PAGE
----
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Meta-Analysis:

Kinetics of plasma von Willebrand factor in acute myocardial infarction patients: a meta-analysis

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Oncotarget. 2017; 8:90371-90379. https://doi.org/10.18632/oncotarget.20091

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Xia Wang, Junyu Zhao, Yong Zhang, Xiujuan Xue, Jie Yin, Lin Liao, Cuiping Xu, Yinglong Hou, Suhua Yan and Ju Liu _

Abstract

Xia Wang1, Junyu Zhao2, Yong Zhang3, Xiujuan Xue4, Jie Yin3, Lin Liao2, Cuiping Xu4, Yinglong Hou3, Suhua Yan3 and Ju Liu1

1Medical Research Center, Shandong Provincial Qianfoshan Hospital, Shandong University, Jinan, 250014 Shandong, China

2Department of Endocrinology, Shandong Provincial Qianfoshan Hospital, Shandong University, Jinan, 250014 Shandong, China

3Department of Cardiology, Shandong Provincial Qianfoshan Hospital, Shandong University, Jinan, 250014 Shandong, China

4Department of Nursing, Shandong Provincial Qianfoshan Hospital, Shandong University, Jinan, 250014 Shandong, China

Correspondence to:

Ju Liu, email: ju.liu@sdu.edu.cn

Keywords: von Willebrand factor, kinetics, acute myocardial infarction, meta-analysis

Received: May 16, 2017     Accepted: July 26, 2017     Published: August 09, 2017

ABSTRACT

Previous studies have shown a variation in plasma level of von Willebrand factor (vWF) in acute myocardial infarction (AMI) patients but with contentious results. In this study, we performed a meta-analysis to evaluate the kinetics of plasma vWF after AMI. A total of 11 qualified studies were obtained through systematical search in PubMed, Web of science, Cochrane Library database and CNKI, followed by search of reference lists, involving 519 AMI patients and 466 non-AMI controls. The standard mean difference (SMD) and 95% confidence intervals (95% CI) were calculated using random-effects model. Results indicated that the plasma vWF was significantly increased in the first several hours after onset of AMI (SMD = 1.94, 95% CI = 1.39–2.48, P < 0.001) and stayed at high level until 24 h (SMD = 1.17, 95% CI = 0.45–1.89, P = 0.001). Elevated level of vWF appeared to persist for one week and reduced to normal until the fourteenth day after AMI (SMD = 0.44, 95% CI = −0.14–1.02, P = 0.14). Subgroup analysis revealed that the high level of vWF lasted just for 1 day in patients with a symptom duration ≤ 6 h before admission. For patients with a symptom duration > 6 h, elevated vWF was found in all 7 days except day 1. Our findings determined the kinetics of plasma vWF after AMI, and might provide a new insight in monitoring AMI progression.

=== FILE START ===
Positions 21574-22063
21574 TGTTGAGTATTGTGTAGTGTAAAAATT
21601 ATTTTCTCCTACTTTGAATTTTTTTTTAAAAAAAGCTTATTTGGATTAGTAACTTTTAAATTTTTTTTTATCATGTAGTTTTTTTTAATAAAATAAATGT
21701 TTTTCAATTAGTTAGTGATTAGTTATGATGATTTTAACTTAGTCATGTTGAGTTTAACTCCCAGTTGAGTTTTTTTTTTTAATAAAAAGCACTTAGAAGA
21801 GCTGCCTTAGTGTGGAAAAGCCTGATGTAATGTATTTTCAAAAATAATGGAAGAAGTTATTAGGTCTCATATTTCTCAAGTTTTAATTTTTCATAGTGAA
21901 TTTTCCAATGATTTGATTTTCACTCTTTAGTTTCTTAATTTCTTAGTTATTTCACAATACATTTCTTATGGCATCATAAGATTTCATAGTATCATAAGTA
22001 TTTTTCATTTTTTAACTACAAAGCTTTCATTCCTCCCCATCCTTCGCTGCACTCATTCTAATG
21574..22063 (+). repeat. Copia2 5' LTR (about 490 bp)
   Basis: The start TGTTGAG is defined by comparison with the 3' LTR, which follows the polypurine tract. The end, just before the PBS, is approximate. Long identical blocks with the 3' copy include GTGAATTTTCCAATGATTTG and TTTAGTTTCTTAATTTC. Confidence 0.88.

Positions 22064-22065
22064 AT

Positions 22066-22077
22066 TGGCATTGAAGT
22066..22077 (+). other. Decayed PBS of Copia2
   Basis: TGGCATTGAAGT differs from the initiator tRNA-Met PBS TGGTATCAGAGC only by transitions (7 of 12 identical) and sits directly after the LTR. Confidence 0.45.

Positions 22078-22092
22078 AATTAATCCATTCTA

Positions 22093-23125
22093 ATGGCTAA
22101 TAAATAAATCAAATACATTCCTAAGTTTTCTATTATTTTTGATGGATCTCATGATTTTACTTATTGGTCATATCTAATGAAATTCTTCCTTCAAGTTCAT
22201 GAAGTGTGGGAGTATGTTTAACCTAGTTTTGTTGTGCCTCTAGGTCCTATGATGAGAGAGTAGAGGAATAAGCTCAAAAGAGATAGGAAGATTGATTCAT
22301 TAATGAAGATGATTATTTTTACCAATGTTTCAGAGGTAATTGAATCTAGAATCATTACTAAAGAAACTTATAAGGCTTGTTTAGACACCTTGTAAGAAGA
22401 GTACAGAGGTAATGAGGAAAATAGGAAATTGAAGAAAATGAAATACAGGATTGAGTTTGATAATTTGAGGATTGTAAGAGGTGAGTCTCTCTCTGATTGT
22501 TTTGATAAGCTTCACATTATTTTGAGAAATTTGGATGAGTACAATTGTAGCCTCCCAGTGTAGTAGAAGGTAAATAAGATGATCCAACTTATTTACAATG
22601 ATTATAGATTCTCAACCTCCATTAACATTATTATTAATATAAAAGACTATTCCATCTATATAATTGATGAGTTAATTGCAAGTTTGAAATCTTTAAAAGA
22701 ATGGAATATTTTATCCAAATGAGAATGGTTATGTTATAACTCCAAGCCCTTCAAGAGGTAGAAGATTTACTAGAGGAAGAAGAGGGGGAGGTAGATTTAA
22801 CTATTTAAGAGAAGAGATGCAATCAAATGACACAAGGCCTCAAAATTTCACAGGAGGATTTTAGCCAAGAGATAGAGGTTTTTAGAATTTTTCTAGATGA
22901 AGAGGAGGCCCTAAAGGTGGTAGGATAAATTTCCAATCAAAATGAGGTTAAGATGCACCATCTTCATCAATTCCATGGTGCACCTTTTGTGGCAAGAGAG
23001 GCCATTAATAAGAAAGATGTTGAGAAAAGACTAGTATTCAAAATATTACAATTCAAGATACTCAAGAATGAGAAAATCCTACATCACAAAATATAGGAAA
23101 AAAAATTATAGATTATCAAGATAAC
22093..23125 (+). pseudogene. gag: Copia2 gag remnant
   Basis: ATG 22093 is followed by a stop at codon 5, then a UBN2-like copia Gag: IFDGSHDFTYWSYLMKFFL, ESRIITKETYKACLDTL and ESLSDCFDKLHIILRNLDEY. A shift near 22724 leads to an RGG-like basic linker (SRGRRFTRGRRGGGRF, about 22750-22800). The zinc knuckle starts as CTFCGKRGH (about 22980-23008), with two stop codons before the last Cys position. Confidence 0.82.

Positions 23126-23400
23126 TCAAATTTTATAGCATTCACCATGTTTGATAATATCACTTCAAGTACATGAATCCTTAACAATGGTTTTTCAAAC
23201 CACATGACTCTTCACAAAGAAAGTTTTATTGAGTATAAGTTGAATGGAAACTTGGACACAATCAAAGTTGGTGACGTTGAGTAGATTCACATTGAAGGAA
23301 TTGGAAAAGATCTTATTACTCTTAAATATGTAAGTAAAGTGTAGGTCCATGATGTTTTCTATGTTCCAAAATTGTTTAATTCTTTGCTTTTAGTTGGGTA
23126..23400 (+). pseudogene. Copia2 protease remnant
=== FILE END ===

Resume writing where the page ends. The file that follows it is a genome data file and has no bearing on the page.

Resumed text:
Kinetics of plasma von Willebrand factor in acute myocardial infarction patients: a meta-analysis | Wang | Oncotarget

INTRODUCTION

Acute myocardial infarction (AMI) is one of leading causes of mortality. In 2008, over 3,000,000 individuals developed ST-elevated myocardial infarction (SETMI) and 4,000,000 developed non-ST-elevated myocardial infarction (non-STEMI) worldwide [1]. AMI is caused by rupture of atherosclerotic plaques, exposure of sub-endothelial procoagulant factors, and subsequent thrombus formation, which leads to the complete or incomplete occlusion of coronary arteries [2]. As the most serious type of acute coronary syndromes (ACS), AMI may lead to cardiac death and/or heart failure [3]. The current diagnosis for AMI is mainly dependent on electrocardiograph (ECG) and circulating myocardial enzymes such as ultrasensitive troponin I or T and creatine kinase MB [4]. To date, no clinical marker is available for the accurate assessment of AMI process [5].

Von Willebrand factor (vWF), a large multimeric plasma glycoprotein, is well known for its role in hemostasis, where it binds to platelets and to the constituents of the sub-endothelial connective tissue [6, 7]. Following synthesis, vWF is transported to storage organelles in both megakaryocytes/platelets (α-granules) and endothelial cells (Weibel-Palade bodies) [8, 9]. Although platelets secrete vWF, circulating vWF level has been shown to depend almost entirely on vWF from endothelial cells [6, 10] through both consecutive and regulated pathways. A large amount of vWF is stored in Weibel-Palade bodies in endothelial cells and released towards the lumen of blood vessels in response to various stimuli [11, 12]. Particularly, vWF is released during endothelial injury and is recognized as a marker of endothelial dysfunction [13, 14].

Previous studies have suggested a crucial role of vWF in thrombus formation at sites of high shear rates by mediating platelets adhesion and aggregation [1517]. Increased plasma vWF level is considered as one of the risk factors for AMI [1820]. Furthermore, an elevation in plasma level of vWF has been extensively reported in AMI patients [2132], but the dynamic changes of vWF concentration during the progression of AMI have been contentious as they can be influenced by many factors. For example, patients with Thrombolysis in Myocardial Infarction (TIMI) grade 3 were reported to have less vWF in plasma than that of other patients [24, 30]. To get a more comprehensive understanding of variations of the vWF levels in AMI patients, we performed a meta-analysis, including 519 AMI patients and 466 healthy or non-ACS controls, to determine the kinetics of plasma vWF after AMI.